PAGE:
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How can you find a planet you can’t see? FELICIA DAY EXPLAINS SCIENCE (part 8)

Primary March 29th, 2022

The host of a science show (Felicia Day) explains how astronomers can discover and map planetary systems around distant stars--including determining the number of planets, their positions, and their orbit speeds—without actually seeing any of the planets themselves! Also includes an explanation of why it's so difficult to see planets around most distant stars.

Starring Felicia Day. With Whitney Avalon, Lauren Lopez, Burl Moseley, and Joey Richter.

Exoplanet Explorations


Play Exoplanet Spin

Now that you've watched the Astrophysics Variety Hour, do you think you can win a round of Exoplanet Spin? Try to guess the exoplanet terms each time you spin the wheel. NOTE: Currently works best in desktop browsers.

Visit Other Worlds

NASA's Exoplanet Travel Bureau is your destination for beautiful posters featuring a wild array of amazing worlds and the telescopes that helped astronomers discover and study them.


Eyes on Exoplanets lets you navigate a 3D display of all 5000+ confirmed exoplanets throughout our galaxy.


Exoplanet Excursions takes you on a virtual reality tour of the TRAPPIST-1 system of 7 Earth-size planets. You can use a VR headset or view it as an immersive movie on your smart phone. 


ViewSpace Experiences

ViewSpace offers videos diving into every aspect of the cosmos, including the most exciting exoplanet discoveries. Explore the whole catalog above or check out these topics:

ViewSpace Videos

ViewSpace Interactives


AstroPix Images

AstroPix Exoplanet Gallery features illustrations and diagrams of a wide variety of other worlds, closely informed by the science underlying these discoveries.


5,000+ Exoplanets!

Cosmic Milestone: NASA Confirms 5,000 Exoplanets

In March 2022, astronomers crossed an incredible threshold, reaching a tally of over 5,000 confirmed exoplanets.


5,000 Exoplanets: Listen to the Sounds of Discovery: Hear (and see) how 30 years of exoplanet discovery has led to the recent milestone of over 5,000 confirmed exoplanets in our skies.


NASA & Exoplanets

NASA's Exoplanet Exploration Website: Here you will find a rich variety of up-to-date exoplanet information.

5 Ways to find an Exoplanet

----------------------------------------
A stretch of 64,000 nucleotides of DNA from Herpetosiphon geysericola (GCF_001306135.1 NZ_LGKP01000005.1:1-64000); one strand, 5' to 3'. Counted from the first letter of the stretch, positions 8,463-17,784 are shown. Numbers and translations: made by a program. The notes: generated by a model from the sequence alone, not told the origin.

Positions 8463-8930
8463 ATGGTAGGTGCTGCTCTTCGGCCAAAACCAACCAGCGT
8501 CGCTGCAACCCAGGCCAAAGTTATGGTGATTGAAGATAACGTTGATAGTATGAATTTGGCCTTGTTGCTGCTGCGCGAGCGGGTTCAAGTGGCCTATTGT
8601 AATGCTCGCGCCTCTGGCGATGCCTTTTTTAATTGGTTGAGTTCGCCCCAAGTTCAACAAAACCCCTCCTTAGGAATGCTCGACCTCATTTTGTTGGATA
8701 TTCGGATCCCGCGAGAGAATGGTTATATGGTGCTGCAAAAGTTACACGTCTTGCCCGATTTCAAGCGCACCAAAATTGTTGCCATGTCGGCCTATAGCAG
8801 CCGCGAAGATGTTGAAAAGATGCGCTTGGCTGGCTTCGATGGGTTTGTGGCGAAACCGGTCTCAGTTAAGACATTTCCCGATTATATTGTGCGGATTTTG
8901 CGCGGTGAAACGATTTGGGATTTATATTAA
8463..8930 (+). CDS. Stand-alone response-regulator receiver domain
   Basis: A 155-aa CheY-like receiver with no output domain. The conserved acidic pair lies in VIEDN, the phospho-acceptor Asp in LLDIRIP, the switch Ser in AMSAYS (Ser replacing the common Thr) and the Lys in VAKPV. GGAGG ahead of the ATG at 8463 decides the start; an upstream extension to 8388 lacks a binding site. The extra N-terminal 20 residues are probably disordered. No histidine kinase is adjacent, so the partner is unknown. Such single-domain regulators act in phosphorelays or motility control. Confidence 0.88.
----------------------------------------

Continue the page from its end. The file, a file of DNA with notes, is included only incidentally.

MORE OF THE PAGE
Hubble: Worlds Around Other Suns

When Hubble launched in 1990, we didn’t even know for certain that there were planets beyond our solar system. Today Hubble works alongside other telescopes to satisfy our curiosity about worlds beyond our solar system.

Webb Space Telescope: Other Worlds

NASA's newly-launched Webb Space Telescope will be a powerful tool for studying exoplanets. 

Learning Resources


Exoplanet Activities

Exoplanet Trading Cards provides a set of printable materials that can be used in activities to teach about the many different strange worlds that astronomers have discovered.  


The TRAPPIST-1 Scale Model gives you the materials you need to run an activity that lets participants see the real scale of this extraordinary exoplanetary system of 7 Earth-size worlds. With enough space you can put it in context with a scale model of our own solar system as well.


NASA's Universe of Learning connects the public to the data, discoveries, and experts that span NASA’s Astrophysics missions. All of our projects and events are designed to inspire engagement and learning in science, technology, engineering, and mathematics (STEM). You can learn more about the project at the link above.

Universe of Learning resource guides related to exoplanets include:

Other Solar Systems, Other Earths

Life and Death of Stars


Find Your Own Exoplanets

DIY Planet Search has all the tools an amateur astronomer will need to help scientists better understand the movements of these planets around other stars by taking your own measurements of known exoplanets. Learn how to choose a target star, measure its brightness, and share your findings with the community. 



Exoplanet Watch is a citizen science project, currently geared toward amateur astronomers and astronomy students at colleges and universities, to observe transiting exoplanets — planets outside our solar system — with small telescopes. The website will show you how to get started with your own telescope, or how to search existing datasets for signs of exoplanets.